In Khurais field, the Arab-D reservoir is composed of the overlying evaporitic Arab-D Member of the Arab Formation and the underlying upper part of the Jubaila Formation. It contains 11 lithofacies, listed from deepest to shallowest: (1) hardground-capped skeletal wackestone and lime mudstone; (2) intraclast floatstone and rudstone; (3) pelletal wackestone and packstone; (4) stromatoporoid wackestone, packstone, and floatstone; (5) Cladocoropsis wackestone, packstone, and floatstone; (6) Clypeina and Thaumatoporella wackestone and packstone; (7) peloidal packstone and grainstone; (8) ooid grainstone; (9) crypt-microbial laminites; (10) evaporites; and (11) stratigraphically reoccurring dolomite.

The Arab-D reservoir lithofacies succession represents shallowing-upward deposition, which, from deepest to shallowest, reflects the following depositional environments: offshore submarine turbidity fans (lithofacies 1 and 2); lower shoreface settings (lithofacies 3); stromatoporoid reef (lithofacies 4); lagoon (lithofacies 5 and 6); shallow subtidal settings (lithofacies 7 and 8); peritidal settings (lithofacies 9); and sabkhas and salinas (lithofacies 10). The depositional succession of the reservoir represents a prograding, shallow-marine, reef-rimmed carbonate shelf that was subjected to common storm abrasion, which triggered turbidites.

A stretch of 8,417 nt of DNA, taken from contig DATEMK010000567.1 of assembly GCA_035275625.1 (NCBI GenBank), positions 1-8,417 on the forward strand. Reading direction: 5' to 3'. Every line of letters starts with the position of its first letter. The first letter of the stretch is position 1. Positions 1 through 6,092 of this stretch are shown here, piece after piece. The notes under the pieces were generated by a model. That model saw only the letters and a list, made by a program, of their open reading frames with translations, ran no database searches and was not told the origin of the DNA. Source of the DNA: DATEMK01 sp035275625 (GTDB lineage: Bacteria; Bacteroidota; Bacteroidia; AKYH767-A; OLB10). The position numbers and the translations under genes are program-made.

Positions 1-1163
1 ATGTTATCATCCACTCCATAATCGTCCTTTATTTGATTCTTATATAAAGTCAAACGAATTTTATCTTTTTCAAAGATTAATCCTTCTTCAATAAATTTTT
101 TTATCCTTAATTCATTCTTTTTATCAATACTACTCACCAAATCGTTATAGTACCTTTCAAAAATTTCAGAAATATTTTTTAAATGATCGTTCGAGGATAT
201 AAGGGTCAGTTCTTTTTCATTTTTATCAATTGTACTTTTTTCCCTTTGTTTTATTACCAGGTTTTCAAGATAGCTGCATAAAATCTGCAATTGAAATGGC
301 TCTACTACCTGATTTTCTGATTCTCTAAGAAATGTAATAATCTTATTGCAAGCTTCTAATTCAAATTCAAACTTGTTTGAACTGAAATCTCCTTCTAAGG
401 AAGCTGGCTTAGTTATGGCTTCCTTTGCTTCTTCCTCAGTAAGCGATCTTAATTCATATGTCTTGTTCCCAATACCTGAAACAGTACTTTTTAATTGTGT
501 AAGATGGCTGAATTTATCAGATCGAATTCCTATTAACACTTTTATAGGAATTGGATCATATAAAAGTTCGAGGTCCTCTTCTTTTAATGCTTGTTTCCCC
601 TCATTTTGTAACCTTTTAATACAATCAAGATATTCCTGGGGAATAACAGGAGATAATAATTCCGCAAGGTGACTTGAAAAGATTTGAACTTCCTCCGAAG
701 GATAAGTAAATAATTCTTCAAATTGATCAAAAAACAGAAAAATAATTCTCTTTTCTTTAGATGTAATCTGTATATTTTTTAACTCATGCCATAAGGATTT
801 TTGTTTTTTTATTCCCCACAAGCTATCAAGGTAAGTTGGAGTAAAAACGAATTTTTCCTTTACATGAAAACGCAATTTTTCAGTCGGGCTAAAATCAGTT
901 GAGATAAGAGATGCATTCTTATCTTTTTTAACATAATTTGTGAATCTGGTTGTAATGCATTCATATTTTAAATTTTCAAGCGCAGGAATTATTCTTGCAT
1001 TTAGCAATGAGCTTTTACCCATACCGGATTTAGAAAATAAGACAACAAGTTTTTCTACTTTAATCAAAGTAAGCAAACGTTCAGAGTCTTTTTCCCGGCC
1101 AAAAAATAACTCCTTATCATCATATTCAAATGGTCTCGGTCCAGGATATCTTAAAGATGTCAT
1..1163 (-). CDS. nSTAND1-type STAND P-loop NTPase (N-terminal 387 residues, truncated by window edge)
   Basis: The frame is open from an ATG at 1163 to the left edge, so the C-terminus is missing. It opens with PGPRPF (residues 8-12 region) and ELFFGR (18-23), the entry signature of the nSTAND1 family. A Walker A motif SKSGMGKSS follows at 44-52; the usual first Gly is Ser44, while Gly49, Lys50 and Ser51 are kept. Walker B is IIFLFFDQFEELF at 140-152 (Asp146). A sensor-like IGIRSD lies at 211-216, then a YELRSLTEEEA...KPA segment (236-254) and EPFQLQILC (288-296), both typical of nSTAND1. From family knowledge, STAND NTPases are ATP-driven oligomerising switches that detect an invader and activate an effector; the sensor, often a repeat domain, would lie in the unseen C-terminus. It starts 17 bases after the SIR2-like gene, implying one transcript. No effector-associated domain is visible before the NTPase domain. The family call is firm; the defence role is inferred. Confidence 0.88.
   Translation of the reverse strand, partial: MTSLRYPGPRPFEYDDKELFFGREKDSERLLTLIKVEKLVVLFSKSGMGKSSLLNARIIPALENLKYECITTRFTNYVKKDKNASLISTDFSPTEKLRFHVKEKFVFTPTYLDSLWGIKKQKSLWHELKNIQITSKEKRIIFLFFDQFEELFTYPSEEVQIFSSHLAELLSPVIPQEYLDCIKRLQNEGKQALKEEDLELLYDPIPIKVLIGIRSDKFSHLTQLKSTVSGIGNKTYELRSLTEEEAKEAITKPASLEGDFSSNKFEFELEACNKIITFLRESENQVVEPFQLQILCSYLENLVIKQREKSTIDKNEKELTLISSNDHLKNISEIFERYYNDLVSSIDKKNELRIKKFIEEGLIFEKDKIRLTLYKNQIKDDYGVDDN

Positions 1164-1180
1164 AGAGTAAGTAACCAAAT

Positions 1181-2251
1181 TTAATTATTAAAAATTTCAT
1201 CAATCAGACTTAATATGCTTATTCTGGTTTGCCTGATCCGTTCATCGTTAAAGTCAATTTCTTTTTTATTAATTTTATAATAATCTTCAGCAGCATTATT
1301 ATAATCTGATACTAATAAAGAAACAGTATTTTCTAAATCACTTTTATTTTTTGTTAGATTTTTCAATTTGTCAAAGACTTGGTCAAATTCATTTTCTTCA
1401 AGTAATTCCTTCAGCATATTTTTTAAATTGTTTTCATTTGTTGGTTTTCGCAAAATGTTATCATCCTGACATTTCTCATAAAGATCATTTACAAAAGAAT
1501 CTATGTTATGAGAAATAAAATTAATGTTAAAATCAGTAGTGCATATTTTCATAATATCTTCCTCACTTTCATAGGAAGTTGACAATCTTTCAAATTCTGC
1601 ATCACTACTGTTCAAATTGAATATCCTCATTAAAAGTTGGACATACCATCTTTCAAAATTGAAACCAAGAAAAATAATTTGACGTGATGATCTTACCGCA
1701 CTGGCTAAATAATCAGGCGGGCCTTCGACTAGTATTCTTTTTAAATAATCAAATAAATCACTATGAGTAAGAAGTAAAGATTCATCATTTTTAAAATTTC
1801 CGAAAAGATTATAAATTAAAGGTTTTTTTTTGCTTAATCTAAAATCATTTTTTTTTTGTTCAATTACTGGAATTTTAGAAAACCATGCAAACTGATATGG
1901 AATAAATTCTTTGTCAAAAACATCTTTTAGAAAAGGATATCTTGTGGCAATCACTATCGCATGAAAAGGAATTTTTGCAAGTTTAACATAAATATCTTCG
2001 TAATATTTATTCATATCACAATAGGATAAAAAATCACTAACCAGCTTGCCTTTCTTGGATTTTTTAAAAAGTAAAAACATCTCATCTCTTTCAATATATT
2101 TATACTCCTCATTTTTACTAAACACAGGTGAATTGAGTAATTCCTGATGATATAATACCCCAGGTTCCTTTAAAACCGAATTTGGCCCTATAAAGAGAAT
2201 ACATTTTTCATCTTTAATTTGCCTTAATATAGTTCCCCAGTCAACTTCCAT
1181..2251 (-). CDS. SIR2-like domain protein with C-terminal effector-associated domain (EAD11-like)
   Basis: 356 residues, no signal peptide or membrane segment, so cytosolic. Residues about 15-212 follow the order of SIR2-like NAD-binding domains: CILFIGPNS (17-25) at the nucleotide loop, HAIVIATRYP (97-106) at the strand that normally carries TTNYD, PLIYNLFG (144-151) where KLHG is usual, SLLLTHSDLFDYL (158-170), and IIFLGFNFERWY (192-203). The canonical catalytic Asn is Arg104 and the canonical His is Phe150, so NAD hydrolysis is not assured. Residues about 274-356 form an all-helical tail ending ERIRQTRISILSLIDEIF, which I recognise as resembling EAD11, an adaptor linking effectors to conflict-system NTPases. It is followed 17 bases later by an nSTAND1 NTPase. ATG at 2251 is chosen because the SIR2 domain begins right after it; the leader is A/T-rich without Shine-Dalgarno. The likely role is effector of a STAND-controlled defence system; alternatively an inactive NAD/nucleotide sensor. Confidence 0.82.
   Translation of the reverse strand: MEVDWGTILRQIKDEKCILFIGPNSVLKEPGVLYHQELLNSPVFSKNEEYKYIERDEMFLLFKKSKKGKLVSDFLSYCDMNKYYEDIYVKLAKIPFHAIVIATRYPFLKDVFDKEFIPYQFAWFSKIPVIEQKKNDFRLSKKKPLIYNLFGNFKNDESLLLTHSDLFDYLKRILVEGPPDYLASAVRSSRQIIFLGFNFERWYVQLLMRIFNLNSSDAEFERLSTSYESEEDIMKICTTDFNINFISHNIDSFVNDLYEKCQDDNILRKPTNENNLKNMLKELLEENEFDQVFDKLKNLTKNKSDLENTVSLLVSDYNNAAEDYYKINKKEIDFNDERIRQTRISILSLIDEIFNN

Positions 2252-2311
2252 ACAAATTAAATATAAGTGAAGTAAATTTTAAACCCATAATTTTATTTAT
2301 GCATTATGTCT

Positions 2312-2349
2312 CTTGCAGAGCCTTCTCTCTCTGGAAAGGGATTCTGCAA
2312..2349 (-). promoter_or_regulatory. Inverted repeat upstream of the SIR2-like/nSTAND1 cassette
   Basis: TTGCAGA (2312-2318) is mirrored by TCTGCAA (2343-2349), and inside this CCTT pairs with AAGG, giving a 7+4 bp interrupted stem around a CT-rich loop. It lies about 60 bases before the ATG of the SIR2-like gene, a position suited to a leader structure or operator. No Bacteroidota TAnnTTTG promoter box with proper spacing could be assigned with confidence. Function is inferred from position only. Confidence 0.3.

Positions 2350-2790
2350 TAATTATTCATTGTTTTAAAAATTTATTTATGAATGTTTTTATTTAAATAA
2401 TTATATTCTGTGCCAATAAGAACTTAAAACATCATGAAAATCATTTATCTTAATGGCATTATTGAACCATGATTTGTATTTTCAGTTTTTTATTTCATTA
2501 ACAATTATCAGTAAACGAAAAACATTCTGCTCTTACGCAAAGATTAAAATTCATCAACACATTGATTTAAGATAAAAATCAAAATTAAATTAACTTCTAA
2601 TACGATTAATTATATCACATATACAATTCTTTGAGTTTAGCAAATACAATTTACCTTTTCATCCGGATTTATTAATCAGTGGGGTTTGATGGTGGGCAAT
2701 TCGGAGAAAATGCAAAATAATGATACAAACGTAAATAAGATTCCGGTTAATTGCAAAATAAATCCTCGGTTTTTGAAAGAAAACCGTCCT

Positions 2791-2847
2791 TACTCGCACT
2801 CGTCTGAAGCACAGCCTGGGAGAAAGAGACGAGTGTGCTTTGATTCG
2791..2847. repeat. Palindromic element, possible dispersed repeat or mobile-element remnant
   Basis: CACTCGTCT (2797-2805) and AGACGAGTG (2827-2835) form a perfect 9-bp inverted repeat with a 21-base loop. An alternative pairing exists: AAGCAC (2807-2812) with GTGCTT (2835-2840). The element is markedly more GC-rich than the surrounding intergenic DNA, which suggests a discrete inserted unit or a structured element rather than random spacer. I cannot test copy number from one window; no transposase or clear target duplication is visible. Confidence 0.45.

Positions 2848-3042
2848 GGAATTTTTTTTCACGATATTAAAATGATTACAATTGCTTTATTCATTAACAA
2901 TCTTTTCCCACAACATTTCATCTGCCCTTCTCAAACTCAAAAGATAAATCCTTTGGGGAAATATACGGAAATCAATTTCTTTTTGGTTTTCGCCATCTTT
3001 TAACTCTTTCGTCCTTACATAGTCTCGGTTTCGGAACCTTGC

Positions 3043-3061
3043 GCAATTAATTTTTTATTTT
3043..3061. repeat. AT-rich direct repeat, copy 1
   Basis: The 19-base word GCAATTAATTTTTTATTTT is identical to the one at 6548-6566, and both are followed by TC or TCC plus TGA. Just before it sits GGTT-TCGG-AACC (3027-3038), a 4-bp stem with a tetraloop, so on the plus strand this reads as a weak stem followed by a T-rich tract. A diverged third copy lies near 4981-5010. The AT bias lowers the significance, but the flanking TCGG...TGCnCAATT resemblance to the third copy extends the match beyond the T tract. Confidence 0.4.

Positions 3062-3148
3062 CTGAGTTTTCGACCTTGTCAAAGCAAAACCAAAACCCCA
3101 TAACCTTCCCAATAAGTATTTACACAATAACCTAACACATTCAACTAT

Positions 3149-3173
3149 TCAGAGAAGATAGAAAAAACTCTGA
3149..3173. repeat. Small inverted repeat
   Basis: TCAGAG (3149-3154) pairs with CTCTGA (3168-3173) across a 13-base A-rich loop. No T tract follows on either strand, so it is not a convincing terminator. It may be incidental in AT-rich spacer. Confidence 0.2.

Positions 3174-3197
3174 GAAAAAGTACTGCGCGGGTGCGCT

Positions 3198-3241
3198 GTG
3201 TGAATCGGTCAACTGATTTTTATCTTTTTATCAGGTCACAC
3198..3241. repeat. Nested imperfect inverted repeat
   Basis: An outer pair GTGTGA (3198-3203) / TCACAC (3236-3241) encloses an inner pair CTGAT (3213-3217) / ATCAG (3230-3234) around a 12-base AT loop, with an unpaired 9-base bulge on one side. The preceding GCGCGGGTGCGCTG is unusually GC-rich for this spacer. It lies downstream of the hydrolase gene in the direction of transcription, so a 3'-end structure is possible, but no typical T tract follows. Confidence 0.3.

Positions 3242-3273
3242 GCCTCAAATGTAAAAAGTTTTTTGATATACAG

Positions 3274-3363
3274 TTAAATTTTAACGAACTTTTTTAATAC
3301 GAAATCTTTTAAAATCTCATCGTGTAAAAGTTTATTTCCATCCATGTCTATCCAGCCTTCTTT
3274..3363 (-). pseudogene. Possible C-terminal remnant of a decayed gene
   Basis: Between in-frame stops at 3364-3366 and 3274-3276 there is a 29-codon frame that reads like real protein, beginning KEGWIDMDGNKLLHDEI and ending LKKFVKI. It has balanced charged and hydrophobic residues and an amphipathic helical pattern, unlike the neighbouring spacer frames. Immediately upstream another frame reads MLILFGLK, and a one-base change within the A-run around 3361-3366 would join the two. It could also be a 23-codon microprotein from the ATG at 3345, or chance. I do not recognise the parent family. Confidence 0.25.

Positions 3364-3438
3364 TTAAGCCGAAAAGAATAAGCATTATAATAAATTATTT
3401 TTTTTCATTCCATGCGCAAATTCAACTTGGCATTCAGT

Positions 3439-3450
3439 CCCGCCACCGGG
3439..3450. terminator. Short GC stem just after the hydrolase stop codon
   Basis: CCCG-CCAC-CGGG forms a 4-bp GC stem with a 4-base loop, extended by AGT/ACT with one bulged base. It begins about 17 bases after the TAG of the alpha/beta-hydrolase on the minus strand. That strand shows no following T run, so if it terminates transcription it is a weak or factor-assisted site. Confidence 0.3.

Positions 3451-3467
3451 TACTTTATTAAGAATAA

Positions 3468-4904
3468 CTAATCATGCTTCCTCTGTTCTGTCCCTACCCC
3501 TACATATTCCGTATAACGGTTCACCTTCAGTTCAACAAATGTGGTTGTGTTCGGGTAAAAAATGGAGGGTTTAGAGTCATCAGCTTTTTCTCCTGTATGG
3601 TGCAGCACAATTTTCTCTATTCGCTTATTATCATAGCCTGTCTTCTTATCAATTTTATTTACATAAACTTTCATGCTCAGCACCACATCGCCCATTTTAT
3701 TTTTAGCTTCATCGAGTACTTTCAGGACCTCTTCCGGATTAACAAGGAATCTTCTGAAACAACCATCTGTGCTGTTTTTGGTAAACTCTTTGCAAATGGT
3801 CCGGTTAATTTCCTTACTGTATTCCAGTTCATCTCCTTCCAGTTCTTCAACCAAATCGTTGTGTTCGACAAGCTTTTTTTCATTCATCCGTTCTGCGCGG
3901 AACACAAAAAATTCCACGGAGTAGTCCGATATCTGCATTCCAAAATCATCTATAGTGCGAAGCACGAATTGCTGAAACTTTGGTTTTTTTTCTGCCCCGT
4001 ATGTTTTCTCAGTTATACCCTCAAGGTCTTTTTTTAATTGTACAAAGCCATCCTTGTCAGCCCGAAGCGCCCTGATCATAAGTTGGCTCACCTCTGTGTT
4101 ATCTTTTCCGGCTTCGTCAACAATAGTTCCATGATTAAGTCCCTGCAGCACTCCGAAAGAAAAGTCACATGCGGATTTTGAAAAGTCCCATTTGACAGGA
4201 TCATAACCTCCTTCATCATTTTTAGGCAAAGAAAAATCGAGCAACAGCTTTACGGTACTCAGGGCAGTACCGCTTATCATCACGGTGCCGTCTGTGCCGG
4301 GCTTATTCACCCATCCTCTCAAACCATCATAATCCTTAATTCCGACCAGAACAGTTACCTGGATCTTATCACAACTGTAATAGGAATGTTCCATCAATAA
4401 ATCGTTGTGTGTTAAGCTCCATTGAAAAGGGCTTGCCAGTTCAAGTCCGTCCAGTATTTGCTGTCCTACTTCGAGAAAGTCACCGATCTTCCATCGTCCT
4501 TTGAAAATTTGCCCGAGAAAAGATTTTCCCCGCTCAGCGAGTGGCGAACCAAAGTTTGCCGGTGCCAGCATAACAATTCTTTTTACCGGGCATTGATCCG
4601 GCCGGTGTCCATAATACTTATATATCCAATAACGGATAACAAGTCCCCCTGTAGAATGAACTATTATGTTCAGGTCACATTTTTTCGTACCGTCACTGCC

Desktop /Portals/0/PackFlashItemImages/WebReady/arabian-carbonate-reservoirs-a-depositional-model.jpg?width=50&h=50&mode=crop&anchor=middlecenter&quality=90amp;encoder=freeimage&progressive=true 3771 Bulletin Article

See Also: CD DVD

Desktop /Portals/0/images/_site/AAPG-newlogo-vertical-morepadding.jpg?width=50&h=50&mode=crop&anchor=middlecenter&quality=90amp;encoder=freeimage&progressive=true 4053 CD-DVD

See Also: Energy Policy Blog

Crude oil and natural gas infrastructure problems, from pipeline oil spills to train derailments and fires, have been in the news recently. Though these problems are not new, public concern is growing. Think tanks and government agencies have been considering the problems and potential solutions for some time and are now reporting the results of their studies. Here are reports of one oil and one natural gas infrastructure study.
Desktop /Portals/0/PackFlashItemImages/WebReady/Oil-and-natural-gas-infrastructure-challenges-03mar-17-2015-hero.jpg?width=50&h=50&mode=crop&anchor=middlecenter&quality=90amp;encoder=freeimage&progressive=true 16886 Energy Policy Blog